Dr. Dweck relates the story of “Jonathan” (a composite character) in her seminal article, The Secret To Raising Smart Kids.

“A brilliant student, Jonathan sailed through grade school. He completed his assignments easily and routinely earned As. Jonathan puzzled over why some of his classmates struggled, and his parents told him he had a special gift. In the seventh grade, however, Jonathan suddenly lost interest in school, refusing to do homework or study for tests. As a consequence, his grades plummeted. His parents tried to boost their son’s confidence by assuring him that he was very smart. But their attempts failed to motivate Jonathan. Schoolwork, their son maintained, was boring and pointless.”

What many a well-meaning parent has done when emphasizing innate gifts is create the perception that achievement is based on leveraging specialness rather than hard work. When children view themselves as special or gifted, they become accustomed and entitled to having work come easily to them. When it does not, they write it off as “stupid” or “boring.” Worse still, they believe themselves to be ineffectual in doing differently, since after all, their past ability to excel has all been predicated on natural gifts they did nothing to earn.

This mindset is doubly damning. When a child is successful, they are unable to truly take credit for their success, since it is a natural consequence of their unearned gift. When they are unsuccessful, they have no culpability and could not have done any better, since success is contingent upon a talent with which they were not blessed. This “either ‘ya got it or ‘ya don’t” attitude leads to something that psychologists call “learned helplessness.”


The original research on learned helplessness was conducted by one of the fathers of positive psychology, Martin Seligman. Dr. Seligman’s experiment tested two groups of dogs. The first set of dogs were harnessed in and given a mild electrical shock which could end by pressing a lever inside of their cage. Soon enough, the dogs stumbled onto the correct response and learned to act in every instance of discomfort. The second set of dogs were similarly harnessed and shocked, but were initially unable to bring about the cessation of shock by pressing the lever. After repeated pairings with this helpless situation, they were then placed in new cages where their action could bring about the end of the shock by pressing the lever. Sadly, by this time, the dogs had conditioned themselves to helplessness and directed their energy toward enduring the pain rather than improving their plight.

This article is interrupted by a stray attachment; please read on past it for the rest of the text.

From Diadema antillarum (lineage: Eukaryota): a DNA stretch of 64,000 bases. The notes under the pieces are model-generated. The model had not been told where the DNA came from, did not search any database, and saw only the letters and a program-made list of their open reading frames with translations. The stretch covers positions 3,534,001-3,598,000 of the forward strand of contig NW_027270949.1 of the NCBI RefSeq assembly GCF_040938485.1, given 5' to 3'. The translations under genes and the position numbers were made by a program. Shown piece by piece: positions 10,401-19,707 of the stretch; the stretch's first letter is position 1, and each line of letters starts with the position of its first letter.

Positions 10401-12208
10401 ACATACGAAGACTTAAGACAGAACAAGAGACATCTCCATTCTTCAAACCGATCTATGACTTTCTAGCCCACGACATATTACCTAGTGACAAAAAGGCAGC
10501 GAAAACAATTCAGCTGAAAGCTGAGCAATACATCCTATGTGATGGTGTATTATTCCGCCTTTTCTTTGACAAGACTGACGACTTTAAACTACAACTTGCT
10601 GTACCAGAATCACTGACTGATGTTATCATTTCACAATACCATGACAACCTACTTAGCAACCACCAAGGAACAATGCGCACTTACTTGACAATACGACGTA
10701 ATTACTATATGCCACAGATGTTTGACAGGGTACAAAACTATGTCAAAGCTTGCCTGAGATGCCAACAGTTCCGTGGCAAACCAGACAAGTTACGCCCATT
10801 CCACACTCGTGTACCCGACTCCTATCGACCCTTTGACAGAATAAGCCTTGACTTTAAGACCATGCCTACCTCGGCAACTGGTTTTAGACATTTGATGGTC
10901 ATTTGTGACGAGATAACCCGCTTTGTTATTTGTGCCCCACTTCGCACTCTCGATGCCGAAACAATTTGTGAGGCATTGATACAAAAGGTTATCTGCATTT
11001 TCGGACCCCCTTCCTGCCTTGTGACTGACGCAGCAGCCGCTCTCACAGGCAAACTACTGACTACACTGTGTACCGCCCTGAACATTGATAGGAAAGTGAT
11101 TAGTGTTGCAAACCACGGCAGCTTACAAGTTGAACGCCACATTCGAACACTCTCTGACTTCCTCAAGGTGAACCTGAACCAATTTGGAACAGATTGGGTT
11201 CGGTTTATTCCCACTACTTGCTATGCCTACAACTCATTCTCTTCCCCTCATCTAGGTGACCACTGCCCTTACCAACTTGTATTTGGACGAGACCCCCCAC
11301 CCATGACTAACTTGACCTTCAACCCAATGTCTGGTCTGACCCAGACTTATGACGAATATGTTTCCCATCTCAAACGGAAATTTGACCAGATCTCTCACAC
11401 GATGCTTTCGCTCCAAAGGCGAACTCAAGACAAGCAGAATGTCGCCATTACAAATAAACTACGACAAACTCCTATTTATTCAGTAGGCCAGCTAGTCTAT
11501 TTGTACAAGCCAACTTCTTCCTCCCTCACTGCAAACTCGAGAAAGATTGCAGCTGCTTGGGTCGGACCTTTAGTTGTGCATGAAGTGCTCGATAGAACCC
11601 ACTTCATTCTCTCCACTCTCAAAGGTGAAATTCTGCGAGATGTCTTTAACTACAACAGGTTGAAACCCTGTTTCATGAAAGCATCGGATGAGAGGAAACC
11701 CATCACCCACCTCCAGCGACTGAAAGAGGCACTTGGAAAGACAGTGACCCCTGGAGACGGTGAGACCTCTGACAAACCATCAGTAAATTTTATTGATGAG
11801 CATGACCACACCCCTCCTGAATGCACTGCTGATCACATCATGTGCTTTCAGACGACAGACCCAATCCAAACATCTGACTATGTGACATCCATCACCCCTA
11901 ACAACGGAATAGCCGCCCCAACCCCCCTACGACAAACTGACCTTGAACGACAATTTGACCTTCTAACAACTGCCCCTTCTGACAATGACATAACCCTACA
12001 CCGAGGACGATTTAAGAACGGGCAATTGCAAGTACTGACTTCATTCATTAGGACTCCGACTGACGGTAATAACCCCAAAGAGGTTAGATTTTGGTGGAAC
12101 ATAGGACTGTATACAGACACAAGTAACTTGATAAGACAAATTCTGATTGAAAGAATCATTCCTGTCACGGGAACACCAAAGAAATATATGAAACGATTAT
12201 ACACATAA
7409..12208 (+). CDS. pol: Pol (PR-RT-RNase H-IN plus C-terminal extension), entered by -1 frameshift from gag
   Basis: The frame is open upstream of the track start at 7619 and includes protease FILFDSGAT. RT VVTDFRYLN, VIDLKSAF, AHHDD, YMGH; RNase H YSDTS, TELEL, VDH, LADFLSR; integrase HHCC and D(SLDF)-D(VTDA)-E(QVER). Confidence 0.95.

It is easy to draw parallels between the helplessness of the dogs and a student who has bought into the notion that success is predicated entirely on innate specialness. After all, his success and failure is seen as being entirely out of his hands – so why try? Given the unintended consequences of praising children as special, Dweck and other experts on giftedness encourage taking a different tact. Rather than praising giftedness, they recommend praising hard work and encouraging a growth mentality. In so doing, children learn that they will be praised for process rather than outcomes. This approach empowers young minds and teaches them success is in fact a byproduct of effort and that whatever their natural gifts may (or may not) be, they can bring about improved outcomes with sweat equity.

The parallels between the examples given above and investors may not be immediately obvious, so let me take a run at describing why I think that overconfidence is one of the most harmful behavioral traits an investor can exhibit. Equity investing is, by its nature, an act that requires humility, patience and a willingness to be self-critical, none of which are hallmarks of overconfident people. Investors with an "I'm special" mentality, enter the capital markets and expect immediate success, which Mr. Market may be stingy to produce. When the overconfident investor doesn't achieve his desired result, he may quit altogether (dangerous) or double down in an effort to attain the return that he is "due" (doubly dangerous). Just as a child labelled gifted may quit too easily when school becomes tough, an overconfident investor may pout if they do not live up to their own internal hype as a Junior Warren Buffett. With both the child and the investor, the fix is the same - focus on process. You aren't special, but your discipline can be. The market may not be in your control, but your reaction to it is. In the long-term, achieving satisfactory returns in the stock market is less about being gifted and more about being process-driven. The bad news? You're not that great. The good news? Realizing how average you are is the first step toward doing something extraordinary. 

Want more great content on the intersection of mind and markets? Check out The Laws of Wealth by Nocturne Capital founder Dr. Daniel Crosby - HERE